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ECT News Community   »   E-Commerce Times Talkback   »   Re: Who's Afraid of the Big Bad gTLD?

Re: Who's Afraid of the Big Bad gTLD?
Posted by: Naseem Javed 2011-06-16 01:20:27
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When a good name identity is super-glazed with a good trademark protection plan,
there is no reason why it would be hurt by ICANN's gTLD. Executives at companies with great names like "Google," "Sony," "Panasonic," "Rolex," "Microsoft" or "CNN" are not losing sleep over gTLD, but those at some other mega corporations of the world, with names like "United," "National," "Star," "Total," "Union," "Monster," "Metro" or "General" are scrambling to find refuge and declaring gTLD a new major threat.

Boardrooms?..But What About the Kitchens, Bedrooms, Bathrooms & Studies?
Posted by: Dashworlds 2011-06-16 02:51:32 In reply to: Naseem Javed
Perhaps gTLDs should also be about allowing the “average” Internet user an opportunity to compete on reasonably equal terms with the few Corporations/Multi-Nationals mentioned above that seem to hold most (if not all) the cards.

With over 200 million domain names already registered (about 90 million of them dotcoms), trying to find a creative, unique, relevant and memorable address for less than a few million dollars, has become an almost impossible task. Even if you're really lucky to find something interesting (that's hopefully not too expensive), just ask the person closest to you how many websites they can actually recall. The chances are maybe a dozen (and that will include the likes of Google, Yahoo, Facebook and Twitter). Change is needed to bring the Web back to a more level playing field.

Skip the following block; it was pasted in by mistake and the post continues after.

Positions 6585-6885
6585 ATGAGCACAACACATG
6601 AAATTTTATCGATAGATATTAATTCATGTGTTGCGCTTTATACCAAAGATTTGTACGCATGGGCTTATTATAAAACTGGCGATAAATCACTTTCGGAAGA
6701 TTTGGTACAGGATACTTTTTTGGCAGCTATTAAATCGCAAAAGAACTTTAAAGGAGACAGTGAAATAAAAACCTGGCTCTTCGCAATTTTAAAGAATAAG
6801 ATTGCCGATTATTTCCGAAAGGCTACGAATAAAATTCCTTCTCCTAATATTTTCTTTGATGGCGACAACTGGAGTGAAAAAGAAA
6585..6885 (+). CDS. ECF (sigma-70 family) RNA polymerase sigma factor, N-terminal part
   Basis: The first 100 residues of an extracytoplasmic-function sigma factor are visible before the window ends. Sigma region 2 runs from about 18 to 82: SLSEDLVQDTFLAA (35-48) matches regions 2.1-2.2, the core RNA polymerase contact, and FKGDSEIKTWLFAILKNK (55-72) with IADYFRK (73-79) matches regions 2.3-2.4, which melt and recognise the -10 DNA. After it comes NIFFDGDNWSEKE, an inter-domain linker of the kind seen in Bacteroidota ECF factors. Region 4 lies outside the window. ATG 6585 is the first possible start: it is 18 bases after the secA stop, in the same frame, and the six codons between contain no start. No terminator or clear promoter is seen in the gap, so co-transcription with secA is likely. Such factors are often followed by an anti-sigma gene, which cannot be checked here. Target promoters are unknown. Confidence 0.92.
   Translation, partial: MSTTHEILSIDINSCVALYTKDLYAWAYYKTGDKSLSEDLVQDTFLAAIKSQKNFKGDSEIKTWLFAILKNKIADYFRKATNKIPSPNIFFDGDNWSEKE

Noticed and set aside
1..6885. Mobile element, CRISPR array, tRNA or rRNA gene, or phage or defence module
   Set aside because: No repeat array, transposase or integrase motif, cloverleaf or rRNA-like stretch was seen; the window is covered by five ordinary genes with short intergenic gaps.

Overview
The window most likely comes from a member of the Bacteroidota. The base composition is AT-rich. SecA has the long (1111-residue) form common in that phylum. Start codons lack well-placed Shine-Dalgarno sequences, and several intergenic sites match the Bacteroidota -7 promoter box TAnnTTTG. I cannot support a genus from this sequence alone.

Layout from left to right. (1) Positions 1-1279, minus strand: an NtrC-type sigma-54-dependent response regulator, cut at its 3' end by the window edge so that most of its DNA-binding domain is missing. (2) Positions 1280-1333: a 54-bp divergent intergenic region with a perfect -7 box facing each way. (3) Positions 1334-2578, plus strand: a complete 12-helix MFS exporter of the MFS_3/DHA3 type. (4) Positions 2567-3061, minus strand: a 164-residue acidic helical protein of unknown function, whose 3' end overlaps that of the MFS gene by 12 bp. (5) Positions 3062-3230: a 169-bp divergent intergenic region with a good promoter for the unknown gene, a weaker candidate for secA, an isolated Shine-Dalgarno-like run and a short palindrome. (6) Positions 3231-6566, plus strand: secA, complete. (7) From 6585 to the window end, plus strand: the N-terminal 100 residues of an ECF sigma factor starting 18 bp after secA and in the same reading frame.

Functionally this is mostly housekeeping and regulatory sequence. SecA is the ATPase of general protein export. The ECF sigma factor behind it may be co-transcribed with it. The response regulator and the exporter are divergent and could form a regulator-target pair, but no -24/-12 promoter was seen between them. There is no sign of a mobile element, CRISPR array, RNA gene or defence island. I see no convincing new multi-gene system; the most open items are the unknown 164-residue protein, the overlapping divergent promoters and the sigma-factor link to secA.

Brand new Dashcoms (not Dotcoms) are highly memorable and relevant domain names in the format "business-com", "jazz-music", "paris-fashion" (you can even use some Facebook Emoticons like musical notes). Totally outside the realm & control of ICANN, you can create any domain or TLD in any language, instantly and at no cost.

With users in over 90 countries worldwide, resolution is via an APP; although ISP links are now available to make that unnecessary (ISP Links that are also available to ICANN).

This is just evolution and change. Not-so-long-ago people would have thought the Internet itself to be a complete waste of time effort and money. Surely a retailer, ANY retailer, (eg: a certain bookstore) would be mad to waste time, money and resources trying to sell anything over the Inter-Something? After all why would any consumer in their right mind even consider purchasing a vastly expensive computer, install/rent new phone lines, buy a modem (what's a modem?), buy an OS (what's an OS??), learn how to use it all.....Just to buy a book???.....All they had to do was pick up a phone.

Having just one Internet arena floating in infinite cyberspace is like saying you can visit anywhere in the USA as long you stick to Route 66. So now, just as in the USA and everywhere else in the world, the Web has more than one option.
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